Jump to content


How to Strip Acrylic Paint Fast, Safe and Easy


  • Please log in to reply
55 replies to this topic

#1 Guest_gmobile17_*

Guest_gmobile17_*
  • Guests

Posted 13 March 2006 - 06:37 PM

Here's is a method that I just experimented but I don't know if anyone mention. I found another way to strip acrylic paints such as lacquer base ones like Tamiya and Mr. Color quickly and safely. It works on other types of acrylics but I have not tested it on enamels.

There is a product called Oxi Clean. Its a all purpose stain remover that comes in a small container and looks like laundry detergent powder. I found that if you soak the model to be strip of paint in Oxi Clean, it dissolves the paint in minutes!
I have a garage kit that I wasn't too fond of the paint job. I use a bowl with half a scoop of Oxi Clean and warm water. The paint on the GK dissolves in just a minute! All I have to do was use a tooth brush and scrub it a bit. In less than five minutes, the GK was clean of paint! The best part is that there is no dangerous fumes or chemicals. The oxidation of that detergent just melted the paint and didn't even harm the putty I used to fill in cracks or the resin itself.

#2 Guest_gmobile17_*

Guest_gmobile17_*
  • Guests

Posted 13 March 2006 - 08:32 PM

Okay... I retested it on another model that I've been having problems with the paint job. It appears to be safe on enamel (might not be if soak overnight). I have been working on a Sayla Mass model and I had repeated problems with the paint job. I had use a enamel grey primer, Tamiya paint, Future Floor Wax and Delta Ceramcoat Exterior Clear Coat. This took only 3 minutes to strip. If you look at the photos below you can see the results. Tamiya paint, Future Floor Wax and Delta Ceramcoat Exterior Clear Coat (All 3 are Acrylic paints) normaly require alcohol and/or lacquer thinner to strip which gets messy, toxic, and always some left over glop that sticks around. Look how fast Oxi Clean strip the paints that had been on the model for 6 months. I didn't have to use a glove to do this. All the paint started to dissolves on the first minute... and I gave it a really thick paint job. The enamel primer underneath was not affected by the Oxi Clean. With a tooth brush and a minor gentle scrubbing of the parts in the container bath, I have remove all the Acrylic paint from the kit without damaging the enamel coating or resin. The only thing left is pour out the stuff and rinse everything with water. Not a drop of sticky paint left... not even on my hands!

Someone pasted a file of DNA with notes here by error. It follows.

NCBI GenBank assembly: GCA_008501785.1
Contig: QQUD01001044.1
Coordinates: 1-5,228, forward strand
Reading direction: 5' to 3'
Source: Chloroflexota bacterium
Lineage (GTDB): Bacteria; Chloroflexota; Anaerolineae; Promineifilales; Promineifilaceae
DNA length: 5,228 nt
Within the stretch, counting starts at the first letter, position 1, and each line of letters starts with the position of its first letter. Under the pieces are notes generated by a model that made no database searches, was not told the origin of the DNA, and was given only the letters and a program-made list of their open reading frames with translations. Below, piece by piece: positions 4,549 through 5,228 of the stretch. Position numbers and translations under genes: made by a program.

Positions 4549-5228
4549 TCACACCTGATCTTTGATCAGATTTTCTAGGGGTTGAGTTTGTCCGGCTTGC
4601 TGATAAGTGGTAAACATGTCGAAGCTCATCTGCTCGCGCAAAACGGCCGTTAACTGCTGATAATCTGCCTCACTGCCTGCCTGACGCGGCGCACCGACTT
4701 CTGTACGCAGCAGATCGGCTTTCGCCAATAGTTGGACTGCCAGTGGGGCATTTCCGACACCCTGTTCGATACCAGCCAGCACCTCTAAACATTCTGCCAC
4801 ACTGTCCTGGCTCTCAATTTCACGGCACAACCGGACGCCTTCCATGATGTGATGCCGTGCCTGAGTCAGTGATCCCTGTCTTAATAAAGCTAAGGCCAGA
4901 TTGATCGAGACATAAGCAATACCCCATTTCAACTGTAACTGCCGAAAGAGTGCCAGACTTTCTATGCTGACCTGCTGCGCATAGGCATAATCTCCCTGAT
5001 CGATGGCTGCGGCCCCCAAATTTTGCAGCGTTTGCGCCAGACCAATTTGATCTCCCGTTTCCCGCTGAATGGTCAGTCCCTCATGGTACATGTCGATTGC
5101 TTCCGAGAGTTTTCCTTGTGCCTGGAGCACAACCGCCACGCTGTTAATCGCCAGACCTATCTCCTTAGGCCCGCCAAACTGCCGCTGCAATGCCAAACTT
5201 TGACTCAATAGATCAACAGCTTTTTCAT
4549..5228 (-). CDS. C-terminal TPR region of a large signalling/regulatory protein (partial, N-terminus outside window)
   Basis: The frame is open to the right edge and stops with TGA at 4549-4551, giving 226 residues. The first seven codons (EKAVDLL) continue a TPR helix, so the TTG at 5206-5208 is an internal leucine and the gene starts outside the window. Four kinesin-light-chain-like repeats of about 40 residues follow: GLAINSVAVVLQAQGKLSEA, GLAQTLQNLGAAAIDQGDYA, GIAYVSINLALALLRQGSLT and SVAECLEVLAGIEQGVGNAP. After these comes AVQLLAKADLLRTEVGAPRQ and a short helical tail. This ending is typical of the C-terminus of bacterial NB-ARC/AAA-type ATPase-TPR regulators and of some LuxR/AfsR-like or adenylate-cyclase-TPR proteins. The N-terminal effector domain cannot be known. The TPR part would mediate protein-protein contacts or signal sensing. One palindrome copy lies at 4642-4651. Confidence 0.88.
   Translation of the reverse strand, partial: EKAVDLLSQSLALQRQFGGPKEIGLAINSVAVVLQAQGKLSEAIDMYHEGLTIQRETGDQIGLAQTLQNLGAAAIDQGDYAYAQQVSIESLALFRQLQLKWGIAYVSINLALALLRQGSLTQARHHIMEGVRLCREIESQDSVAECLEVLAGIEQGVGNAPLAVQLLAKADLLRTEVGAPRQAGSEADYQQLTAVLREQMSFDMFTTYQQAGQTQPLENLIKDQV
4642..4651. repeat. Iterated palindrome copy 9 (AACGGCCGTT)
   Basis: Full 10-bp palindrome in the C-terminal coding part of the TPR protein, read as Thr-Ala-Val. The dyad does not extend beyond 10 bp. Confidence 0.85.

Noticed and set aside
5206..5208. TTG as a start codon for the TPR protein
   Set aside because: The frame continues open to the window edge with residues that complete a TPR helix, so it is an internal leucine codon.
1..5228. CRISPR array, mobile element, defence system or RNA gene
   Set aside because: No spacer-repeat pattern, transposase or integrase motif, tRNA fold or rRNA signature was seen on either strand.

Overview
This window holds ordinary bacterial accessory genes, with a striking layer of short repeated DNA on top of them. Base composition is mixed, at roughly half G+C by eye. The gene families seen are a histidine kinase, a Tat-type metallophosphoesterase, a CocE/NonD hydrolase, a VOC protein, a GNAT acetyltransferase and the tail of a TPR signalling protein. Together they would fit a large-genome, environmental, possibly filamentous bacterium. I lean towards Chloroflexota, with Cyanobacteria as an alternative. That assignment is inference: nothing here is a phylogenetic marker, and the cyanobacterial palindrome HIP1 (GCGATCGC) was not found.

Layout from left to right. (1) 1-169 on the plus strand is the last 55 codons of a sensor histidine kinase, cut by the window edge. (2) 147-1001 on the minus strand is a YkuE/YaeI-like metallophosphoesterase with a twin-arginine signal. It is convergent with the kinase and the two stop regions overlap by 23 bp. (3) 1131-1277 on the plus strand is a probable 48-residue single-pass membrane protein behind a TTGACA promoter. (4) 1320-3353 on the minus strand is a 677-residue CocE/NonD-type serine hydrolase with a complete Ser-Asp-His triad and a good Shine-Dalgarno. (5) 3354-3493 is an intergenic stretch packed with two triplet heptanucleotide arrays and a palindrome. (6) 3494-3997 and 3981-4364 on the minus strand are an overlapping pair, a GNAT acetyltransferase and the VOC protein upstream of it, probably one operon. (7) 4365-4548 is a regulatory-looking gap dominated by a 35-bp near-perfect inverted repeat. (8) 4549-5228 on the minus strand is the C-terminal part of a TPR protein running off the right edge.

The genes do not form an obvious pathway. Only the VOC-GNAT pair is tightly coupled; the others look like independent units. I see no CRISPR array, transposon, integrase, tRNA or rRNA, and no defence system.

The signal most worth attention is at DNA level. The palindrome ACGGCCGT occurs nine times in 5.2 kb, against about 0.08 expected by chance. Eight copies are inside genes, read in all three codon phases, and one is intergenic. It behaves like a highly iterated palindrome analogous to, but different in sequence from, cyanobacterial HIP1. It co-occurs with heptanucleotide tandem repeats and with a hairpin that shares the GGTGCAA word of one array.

#3 Darkblade48

Darkblade48

    Member v.5

  • Member
  • 812 posts
  • Gender:Male

Posted 13 March 2006 - 09:19 PM

Hmm, now someone should test this for plastic injection models (like Gundam models)

It's nice to see new methods of stripping paint with environmentally friendly chemicals :)

#4 Guest_gmobile17_*

Guest_gmobile17_*
  • Guests

Posted 13 March 2006 - 09:54 PM

It's safe on injected plastic... I would know... I found out this discovery after I accidentally dropped my Gundam into a bucket of mixed Oxi Clean solution!

Even though it's safe on plastic, my advise is NOT to soak over too long of a time period. Only long enough to completely strip the paint off. Don't know if there is any affect on long term soaking since oxidation can be harsh certain stuff like metals.

#5 Darkblade48

Darkblade48

    Member v.5

  • Member
  • 812 posts
  • Gender:Male

Posted 13 March 2006 - 11:48 PM

For those that are chemically inclined, OxiClean is actually sodium percarbonate (C2H8Na4O12), a detergent and bleaching agent which produces hydrogen peroxide when dissolved in water (Source: Wikipedia).

So, I guess the real question is how does hydrogen peroxide make the paints come off more easily, and does it have any long term effect?

Another question is why it would strip off the paint, but leave the primer untouched too.

#6 Guest_gmobile17_*

Guest_gmobile17_*
  • Guests

Posted 14 March 2006 - 05:36 AM

Smart man. Yes it's main ingredient is hydrogen peroxide. I tried hydrogen peroxide to see if it would strip paint but it didn't work. Unlike hydrogen peroxide, Oxi Clean starts oxidation when water is introduce. It basically start fizzing a lot. However, I was think of trying hydrogen peroxide and baking soda to similate the reaction.

#7 Guest_gmobile17_*

Guest_gmobile17_*
  • Guests

Posted 14 March 2006 - 06:02 AM

BTW... CORRECTION: